Female NPP MPs back party’s controversial decision

Esther Obeng DapaahThe New Patriotic Party (NPP) female Members of Parliament (MPs), have thrown their weight behind the controversial decision by the National Executive Committee (NEC) of their party to allow only women to contest in constituencies currently occupied by women.

They said the decision was a laudable one because, it would ensure that the number of seats held by NPP women in the next Parliament would not reduce, if it would not increase.

A statement signed by Esther Obeng-Dappah, Chairperson, Minority Women’s Caucus in Parliament, indicated that the decision by the NEC should not be criticised but emulated by all other political parties.

“We urge the NEC and National Council to stand firm and insist on the full implementation of this policy for posterity’s sake, despite the understandable opposition spearheaded by those who were hoping to contest those seats in the upcoming primaries,” it said.

The statement said the idea of reserving 30 per cent of all seats in Parliament for women as the acceptable minimum, was set by the Beijin Platform for Action and the United Nations.

In addition, it said the idea was reiterated by the Maputo Protocol to the African Charter on the Rights of Women in Africa.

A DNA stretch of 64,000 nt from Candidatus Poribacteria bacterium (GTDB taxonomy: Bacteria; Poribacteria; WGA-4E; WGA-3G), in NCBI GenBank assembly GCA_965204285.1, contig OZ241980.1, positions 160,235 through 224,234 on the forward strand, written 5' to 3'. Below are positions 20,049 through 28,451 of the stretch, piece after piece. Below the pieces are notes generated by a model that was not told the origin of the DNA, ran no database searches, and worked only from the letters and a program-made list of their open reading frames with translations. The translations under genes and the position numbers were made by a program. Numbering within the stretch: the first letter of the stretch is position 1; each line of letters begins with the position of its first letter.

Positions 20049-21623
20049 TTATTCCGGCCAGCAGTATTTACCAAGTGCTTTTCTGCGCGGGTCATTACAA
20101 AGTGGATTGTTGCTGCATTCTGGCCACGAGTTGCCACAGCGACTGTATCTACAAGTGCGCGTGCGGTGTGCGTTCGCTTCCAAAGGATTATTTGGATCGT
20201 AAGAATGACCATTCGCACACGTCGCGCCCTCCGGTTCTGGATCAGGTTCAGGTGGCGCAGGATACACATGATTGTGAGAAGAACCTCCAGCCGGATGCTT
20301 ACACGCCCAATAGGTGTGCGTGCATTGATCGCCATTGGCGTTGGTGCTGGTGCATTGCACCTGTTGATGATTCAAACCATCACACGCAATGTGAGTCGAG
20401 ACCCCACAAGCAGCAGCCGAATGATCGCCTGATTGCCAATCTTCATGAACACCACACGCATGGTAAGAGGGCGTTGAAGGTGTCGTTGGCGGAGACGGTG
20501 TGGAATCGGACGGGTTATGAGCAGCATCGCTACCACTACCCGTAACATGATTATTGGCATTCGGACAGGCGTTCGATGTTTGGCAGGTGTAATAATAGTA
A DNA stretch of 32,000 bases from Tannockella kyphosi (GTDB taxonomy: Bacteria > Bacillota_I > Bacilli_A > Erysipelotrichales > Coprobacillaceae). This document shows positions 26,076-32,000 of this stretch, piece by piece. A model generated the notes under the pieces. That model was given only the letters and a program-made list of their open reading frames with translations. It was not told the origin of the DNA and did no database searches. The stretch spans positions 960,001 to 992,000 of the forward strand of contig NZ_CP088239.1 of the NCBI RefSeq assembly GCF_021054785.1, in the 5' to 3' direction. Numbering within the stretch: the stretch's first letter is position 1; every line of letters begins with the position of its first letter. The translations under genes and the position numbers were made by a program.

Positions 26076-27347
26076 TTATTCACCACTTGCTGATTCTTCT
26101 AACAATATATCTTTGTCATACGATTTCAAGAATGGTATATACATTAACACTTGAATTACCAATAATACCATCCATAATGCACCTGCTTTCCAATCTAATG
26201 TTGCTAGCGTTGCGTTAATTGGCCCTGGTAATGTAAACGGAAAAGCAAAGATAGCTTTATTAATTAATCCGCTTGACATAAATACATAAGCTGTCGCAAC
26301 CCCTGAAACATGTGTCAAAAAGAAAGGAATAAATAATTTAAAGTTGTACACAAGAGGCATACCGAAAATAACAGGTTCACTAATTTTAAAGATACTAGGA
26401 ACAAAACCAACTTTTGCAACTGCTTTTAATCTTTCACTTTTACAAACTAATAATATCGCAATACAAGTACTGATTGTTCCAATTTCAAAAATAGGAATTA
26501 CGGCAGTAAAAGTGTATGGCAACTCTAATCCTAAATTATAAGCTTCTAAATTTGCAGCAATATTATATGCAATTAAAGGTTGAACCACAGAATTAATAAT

The statement explained that the Maputo Protocol, signed by former President J. A. Kufour and ratified by Ghana’s Parliament in 2003, mandated all states to ensure that at least, 30 per cent of seats in all African Parliaments are held by women and indicated that the target date for implementation of the protocol is this year.

“We wish to emphasise that as tried and tested political operatives, we have all been in keen contests before and won both our primaries and our seats convincingly, competing against several men and women.”

“We are not afraid of competition and in need of protection. Even though we are sure that we will win any primaries, this decision will make it easier for the next generation of women politicians to get into Parliament,” it said.

The statement said the policy would benefit children and generations to come, and noted that the struggle for affirmative action would not be attained through manoeuvring and lobbying, but by the adoption of a deliberate policy to make a clear statement.

“The policy will also do a little to address the gaping gender gap caused by the election of only one woman to the National Executive and the absence of any other female deputies apart from the deputy women’s organisers.”

“This gender gap does not speak well of our party’s commitment to women’s empowerment,” it said.

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